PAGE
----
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FDA and Dietary Supplements

Friday, May 04, 2012

Misconceptions, too often fueled by blatant misreporting by the main stream press, have led the public to believe that the dietary supplement industry is not regulated by the Food and Drug Administration (FDA), and the Federal Trade Commission (FTC).  This is simply not true.
Dietary supplement manufacturers must comply with a host of federal and state regulations involving ingredient safety, manufacturing, quality control, labeling, advertising, bioterrorism, and post-marketing surveillance.
In 1994, the Dietary Supplement Health and Education Act (DSHEA) was enacted by unanimous consent in Congress. This law specified that dietary supplements: vitamins, minerals, botanicals, sports nutrition, weight management and specialty supplements would be regulated as a category of food. DSHEA also provided provisions that went beyond conventional food regulation and provided FDA with more, not less, authority over supplements than it had previously.
Under DSHEA:

  • FDA has the authority to remove from the market adulterated or unsafe products.

  • If a product contains an ingredient not listed on the label (or if an ingredient on the label is not listed in the product at the claimed amount), the product is adulterated and FDA can impose sanctions on the company, ranging from imposing fines to removing the product from the marketplace to criminal prosecution of the manufacturer.

  • By law, dietary supplement manufacturers must adhere to Good Manufacturing Practices (GMPs) specific to dietary supplements which go beyond conventional food GMPs and cover virtually all aspects of supplement manufacturing, labeling, and quality control. Products that are not made according to the GMPs can be deemed adulterated or misbranded by FDA.

  • Dietary supplement manufacturers must notify FDA before they introduce a new ingredient to the marketplace and must have evidence of safety in support of the new ingredient.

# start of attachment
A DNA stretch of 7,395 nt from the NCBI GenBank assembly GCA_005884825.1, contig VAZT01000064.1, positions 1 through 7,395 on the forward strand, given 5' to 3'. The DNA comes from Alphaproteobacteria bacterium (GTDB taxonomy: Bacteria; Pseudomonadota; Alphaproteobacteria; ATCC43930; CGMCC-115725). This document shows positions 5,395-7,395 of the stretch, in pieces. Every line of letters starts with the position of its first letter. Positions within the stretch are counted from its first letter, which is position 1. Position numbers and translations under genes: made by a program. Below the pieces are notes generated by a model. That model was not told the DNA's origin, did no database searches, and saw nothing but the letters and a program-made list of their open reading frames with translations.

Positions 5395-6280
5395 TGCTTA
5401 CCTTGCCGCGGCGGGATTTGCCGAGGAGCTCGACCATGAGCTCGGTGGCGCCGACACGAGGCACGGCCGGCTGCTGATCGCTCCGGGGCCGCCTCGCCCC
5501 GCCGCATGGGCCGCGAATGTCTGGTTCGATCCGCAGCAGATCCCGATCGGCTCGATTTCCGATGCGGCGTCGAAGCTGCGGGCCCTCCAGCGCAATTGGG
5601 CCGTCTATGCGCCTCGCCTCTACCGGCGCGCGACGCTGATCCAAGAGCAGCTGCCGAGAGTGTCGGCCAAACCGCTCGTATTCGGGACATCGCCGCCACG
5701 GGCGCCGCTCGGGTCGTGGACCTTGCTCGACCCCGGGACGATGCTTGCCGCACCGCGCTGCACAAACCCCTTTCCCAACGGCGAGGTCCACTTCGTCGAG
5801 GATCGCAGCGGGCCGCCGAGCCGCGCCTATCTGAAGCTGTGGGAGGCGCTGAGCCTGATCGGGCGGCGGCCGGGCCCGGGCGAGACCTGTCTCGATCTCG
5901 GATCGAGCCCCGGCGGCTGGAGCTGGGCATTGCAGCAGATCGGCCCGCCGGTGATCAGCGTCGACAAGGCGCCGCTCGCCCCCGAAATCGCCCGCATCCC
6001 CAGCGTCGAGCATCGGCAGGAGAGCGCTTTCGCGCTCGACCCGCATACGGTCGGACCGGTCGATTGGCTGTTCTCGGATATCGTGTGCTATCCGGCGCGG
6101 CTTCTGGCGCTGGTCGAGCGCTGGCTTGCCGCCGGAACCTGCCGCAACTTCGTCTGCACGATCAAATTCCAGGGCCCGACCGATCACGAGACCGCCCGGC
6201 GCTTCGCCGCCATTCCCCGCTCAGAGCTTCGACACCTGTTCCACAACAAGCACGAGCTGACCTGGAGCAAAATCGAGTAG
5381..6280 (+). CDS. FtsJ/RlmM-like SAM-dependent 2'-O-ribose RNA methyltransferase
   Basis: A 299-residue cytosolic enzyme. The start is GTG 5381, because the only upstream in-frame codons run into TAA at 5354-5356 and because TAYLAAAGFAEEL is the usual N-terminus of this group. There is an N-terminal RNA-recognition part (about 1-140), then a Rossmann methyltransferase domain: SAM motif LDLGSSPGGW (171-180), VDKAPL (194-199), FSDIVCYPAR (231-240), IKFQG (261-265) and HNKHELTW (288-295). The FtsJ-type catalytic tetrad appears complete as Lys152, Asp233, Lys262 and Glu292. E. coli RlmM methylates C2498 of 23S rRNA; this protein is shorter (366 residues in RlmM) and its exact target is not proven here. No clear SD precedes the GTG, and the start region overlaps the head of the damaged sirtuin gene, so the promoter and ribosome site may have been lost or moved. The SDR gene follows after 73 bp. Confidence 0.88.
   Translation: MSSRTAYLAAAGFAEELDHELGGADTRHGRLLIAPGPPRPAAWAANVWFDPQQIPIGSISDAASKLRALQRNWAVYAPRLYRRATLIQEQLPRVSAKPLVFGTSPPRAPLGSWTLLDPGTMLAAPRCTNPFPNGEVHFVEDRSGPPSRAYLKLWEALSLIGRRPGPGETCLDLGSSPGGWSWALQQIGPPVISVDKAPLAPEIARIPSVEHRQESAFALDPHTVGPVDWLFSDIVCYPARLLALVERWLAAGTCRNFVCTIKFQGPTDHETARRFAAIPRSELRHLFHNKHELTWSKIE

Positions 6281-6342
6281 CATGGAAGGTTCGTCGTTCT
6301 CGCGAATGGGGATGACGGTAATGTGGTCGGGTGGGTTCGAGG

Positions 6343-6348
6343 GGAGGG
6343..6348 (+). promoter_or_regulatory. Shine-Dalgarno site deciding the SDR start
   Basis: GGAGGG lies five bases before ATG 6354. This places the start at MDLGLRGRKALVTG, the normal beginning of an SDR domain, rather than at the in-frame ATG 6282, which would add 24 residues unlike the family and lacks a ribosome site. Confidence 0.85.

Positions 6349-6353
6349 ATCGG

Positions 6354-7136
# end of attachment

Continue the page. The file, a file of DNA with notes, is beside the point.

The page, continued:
• Advertising and labeling for dietary supplements must be truthful and not misleading to consumers. FDA, FTC, and state agencies and attorneys general all have enforcement authority and have exercised that power with large civil fines and penalties.

Additionally, dietary supplement manufacturers must notify FDA within 15 days of any serious adverse event reports they receive, a requirement comparable to prescription and some over-the-counter drugs, but not conventional foods.

It is true that dietary supplement products do not have to undergo the same pre-market approval process as that required for drugs; however, pre-market approval does not always provide a guarantee of safety, as we have seen with so many FDA approved prescription drugs.

Ellen Troyer, MT MA
Biosyntrx CEO / Chief Research Officer


Biosyntrx formulations are manufactured to NSF certified Good Manufacturing Practice (GM)P standards in the USA. 

NSF certification guarantees that all regulatory requirement guidelines for processes, procedures and documentation that assures products produced have the identity, strength, composition, quality and purity they claim d to possess. 


Clinical references available in the Biosyntrx office.